Facebook Changes Its Automated Alt Text Process To Aid the Visually Impaired

Jill Conway


January 28, 2021 (Updated: May 4, 2023)

Alt Text, information about the contents of a picture. Concept illustration, flat design linear style banner. Usage for e-mail newsletters, headers, blog posts, print and more.

This week, Facebook updated its alt text process to help aid the visually impaired. This update will help identify more objects within posted photos. This will help the reading of the images on the platform with screen readers, enabling vision-impaired users to get a better experience within Facebook’s apps. 

The AAT (Automated Alt Text) program was first launched in 2016, and it enables automated identification of objects within posted images via machine learning. Whenever manual alt-text descriptions were not provided, this machine learning tool has been able to add them. This helps to get descriptions of what is in a photo read-aloud for someone who cannot read it themselves. In 2016, in its initial iteration, this process was limited, but Facebook has been upgrading it slowly ever since. 

Earlier this week when they released this update, Facebook made this statement: 

‘First and foremost, we’ve expanded the number of concepts that AAT can reliably detect and identify in a photo by more than 10x, which in turn means fewer photos without a description. Descriptions are also more detailed, with the ability to identify activities, landmarks, types of animals, and so forth – for example, “Maybe a selfie of 2 people, outdoors, the Leaning Tower of Pisa.”’

This new feature will not only help Facebook describe what is seen in any given photo but also where the object is seen in any given photo.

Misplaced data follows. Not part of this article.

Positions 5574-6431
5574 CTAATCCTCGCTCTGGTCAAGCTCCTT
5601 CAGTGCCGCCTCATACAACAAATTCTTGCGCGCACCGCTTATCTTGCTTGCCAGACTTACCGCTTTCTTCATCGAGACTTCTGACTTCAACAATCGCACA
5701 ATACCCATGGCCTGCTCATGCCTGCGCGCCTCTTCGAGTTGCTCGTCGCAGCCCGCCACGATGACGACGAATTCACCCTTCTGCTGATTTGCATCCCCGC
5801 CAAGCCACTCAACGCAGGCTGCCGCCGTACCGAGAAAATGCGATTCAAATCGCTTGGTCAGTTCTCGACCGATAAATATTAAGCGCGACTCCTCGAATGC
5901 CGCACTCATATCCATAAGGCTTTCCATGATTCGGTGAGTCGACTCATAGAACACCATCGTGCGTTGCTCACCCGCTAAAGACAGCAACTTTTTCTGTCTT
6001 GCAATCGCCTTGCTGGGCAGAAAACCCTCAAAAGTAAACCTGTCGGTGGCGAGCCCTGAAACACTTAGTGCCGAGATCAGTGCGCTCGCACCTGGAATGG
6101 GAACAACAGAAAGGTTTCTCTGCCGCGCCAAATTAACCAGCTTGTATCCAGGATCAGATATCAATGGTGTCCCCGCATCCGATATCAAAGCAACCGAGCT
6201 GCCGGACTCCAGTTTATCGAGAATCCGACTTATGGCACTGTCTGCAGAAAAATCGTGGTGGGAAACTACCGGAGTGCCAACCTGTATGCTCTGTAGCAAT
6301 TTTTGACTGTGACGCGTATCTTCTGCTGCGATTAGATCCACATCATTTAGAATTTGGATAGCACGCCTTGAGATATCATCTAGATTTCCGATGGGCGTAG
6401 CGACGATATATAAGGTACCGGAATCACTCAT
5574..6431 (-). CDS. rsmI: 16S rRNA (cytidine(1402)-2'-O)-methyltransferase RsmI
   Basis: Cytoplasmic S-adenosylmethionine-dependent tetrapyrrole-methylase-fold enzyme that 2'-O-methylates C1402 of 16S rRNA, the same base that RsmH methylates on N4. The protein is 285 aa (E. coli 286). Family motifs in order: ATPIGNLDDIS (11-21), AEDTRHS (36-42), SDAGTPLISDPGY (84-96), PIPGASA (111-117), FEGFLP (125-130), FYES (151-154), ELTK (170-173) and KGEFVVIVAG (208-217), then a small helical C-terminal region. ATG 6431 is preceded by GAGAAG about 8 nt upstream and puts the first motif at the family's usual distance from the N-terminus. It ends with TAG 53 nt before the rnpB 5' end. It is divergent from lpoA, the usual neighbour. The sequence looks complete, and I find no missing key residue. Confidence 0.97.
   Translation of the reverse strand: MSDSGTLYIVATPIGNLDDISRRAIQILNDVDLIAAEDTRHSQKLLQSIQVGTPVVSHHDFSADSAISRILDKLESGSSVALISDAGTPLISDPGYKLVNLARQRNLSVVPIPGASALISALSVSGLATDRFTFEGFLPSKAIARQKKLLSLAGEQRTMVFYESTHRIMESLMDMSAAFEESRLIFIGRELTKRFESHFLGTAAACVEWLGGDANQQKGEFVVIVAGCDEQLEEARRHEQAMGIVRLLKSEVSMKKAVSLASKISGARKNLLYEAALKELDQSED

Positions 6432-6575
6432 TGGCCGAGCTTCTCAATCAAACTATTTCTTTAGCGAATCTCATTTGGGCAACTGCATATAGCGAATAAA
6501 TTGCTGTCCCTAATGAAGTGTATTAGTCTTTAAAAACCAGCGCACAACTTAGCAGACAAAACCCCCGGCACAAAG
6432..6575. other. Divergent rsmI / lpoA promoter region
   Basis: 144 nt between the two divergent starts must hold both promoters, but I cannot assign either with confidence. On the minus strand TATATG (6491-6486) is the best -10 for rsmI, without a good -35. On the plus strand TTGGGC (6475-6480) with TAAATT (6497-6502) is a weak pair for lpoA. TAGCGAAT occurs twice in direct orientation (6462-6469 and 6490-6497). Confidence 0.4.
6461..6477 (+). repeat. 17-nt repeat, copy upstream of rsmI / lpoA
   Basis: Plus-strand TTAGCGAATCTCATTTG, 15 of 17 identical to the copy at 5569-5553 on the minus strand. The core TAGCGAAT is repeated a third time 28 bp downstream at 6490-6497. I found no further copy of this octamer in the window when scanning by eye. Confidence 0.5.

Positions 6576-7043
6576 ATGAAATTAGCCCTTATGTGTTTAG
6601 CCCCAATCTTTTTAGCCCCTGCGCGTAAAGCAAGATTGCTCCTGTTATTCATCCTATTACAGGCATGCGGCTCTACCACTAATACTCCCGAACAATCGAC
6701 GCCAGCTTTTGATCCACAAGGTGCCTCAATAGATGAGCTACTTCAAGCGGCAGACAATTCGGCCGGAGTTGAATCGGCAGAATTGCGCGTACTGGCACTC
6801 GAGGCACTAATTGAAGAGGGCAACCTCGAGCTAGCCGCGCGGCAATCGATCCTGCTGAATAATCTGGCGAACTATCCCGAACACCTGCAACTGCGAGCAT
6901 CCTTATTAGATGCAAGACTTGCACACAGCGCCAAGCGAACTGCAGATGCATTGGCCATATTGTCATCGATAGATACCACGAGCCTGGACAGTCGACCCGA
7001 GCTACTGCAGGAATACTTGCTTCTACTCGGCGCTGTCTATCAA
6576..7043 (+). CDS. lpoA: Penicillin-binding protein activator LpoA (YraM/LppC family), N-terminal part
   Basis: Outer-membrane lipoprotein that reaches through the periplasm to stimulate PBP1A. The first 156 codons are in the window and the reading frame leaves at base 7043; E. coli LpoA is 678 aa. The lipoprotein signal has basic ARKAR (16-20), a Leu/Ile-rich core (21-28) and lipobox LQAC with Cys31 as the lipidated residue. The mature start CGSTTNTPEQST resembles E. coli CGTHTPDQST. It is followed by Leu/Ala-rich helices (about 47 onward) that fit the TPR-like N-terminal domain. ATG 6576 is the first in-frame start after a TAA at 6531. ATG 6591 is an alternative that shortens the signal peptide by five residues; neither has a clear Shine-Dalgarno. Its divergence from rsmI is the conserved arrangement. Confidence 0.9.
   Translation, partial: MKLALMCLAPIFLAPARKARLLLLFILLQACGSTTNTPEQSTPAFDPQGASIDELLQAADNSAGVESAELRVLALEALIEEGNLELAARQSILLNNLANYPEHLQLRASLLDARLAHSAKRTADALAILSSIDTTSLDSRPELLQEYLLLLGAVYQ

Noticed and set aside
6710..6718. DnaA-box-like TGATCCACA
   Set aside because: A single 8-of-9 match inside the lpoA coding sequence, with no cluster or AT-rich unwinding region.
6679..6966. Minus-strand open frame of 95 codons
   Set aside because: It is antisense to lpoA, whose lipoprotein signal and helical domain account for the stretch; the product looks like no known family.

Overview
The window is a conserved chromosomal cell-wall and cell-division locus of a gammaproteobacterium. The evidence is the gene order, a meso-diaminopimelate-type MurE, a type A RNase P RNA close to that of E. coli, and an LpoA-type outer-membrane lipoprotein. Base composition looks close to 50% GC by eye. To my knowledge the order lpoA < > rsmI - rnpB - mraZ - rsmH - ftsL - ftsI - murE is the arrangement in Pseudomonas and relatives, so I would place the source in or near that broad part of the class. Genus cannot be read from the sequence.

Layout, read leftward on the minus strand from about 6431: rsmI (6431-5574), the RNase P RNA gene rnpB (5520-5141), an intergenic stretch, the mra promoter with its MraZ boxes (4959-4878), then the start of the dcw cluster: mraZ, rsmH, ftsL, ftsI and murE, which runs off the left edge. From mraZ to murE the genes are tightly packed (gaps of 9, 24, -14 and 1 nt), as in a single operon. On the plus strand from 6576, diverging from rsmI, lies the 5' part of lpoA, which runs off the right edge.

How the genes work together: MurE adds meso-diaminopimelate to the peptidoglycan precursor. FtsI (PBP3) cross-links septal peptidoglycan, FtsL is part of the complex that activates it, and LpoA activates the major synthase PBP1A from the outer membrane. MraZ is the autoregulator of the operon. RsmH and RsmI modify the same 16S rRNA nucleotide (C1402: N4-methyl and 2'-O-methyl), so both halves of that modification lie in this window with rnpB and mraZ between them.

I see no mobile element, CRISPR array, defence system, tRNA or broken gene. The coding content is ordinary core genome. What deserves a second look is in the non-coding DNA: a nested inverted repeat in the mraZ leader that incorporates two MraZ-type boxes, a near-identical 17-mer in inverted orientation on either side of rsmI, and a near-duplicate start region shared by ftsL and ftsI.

Facebook goes on to say, ‘So instead of describing the contents of a photo as “Maybe an image of 5 people,” we can specify that there are two people in the center of the photo and three others scattered toward the fringes, implying that the two in the center are the focus. Or, instead of simply describing a lovely landscape with “Maybe a house and a mountain,” we can highlight that the mountain is the primary object in a scene based on how large it appears in comparison with the house at its base.’

In the earlier stages of AAT, Facebook shared that they will help to do the same type of identification in videos, but they are just not available yet. This will boost the social platforms’ ability to cater to visually impaired users. Ultimately, they will be gaining insights about what’s in posted content, what users are watching, and what they are engaging with. 

During this upgrade, they have utilized Instagram images and hashtags to map content, which further underlines the potential for data collection and could go far beyond helping the visually impaired. It is thought that Facebook could look to help advertisers reach users who are liking or commenting on specific content to provide them with similar products or services. 

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Jill Conway

CopyPress writer

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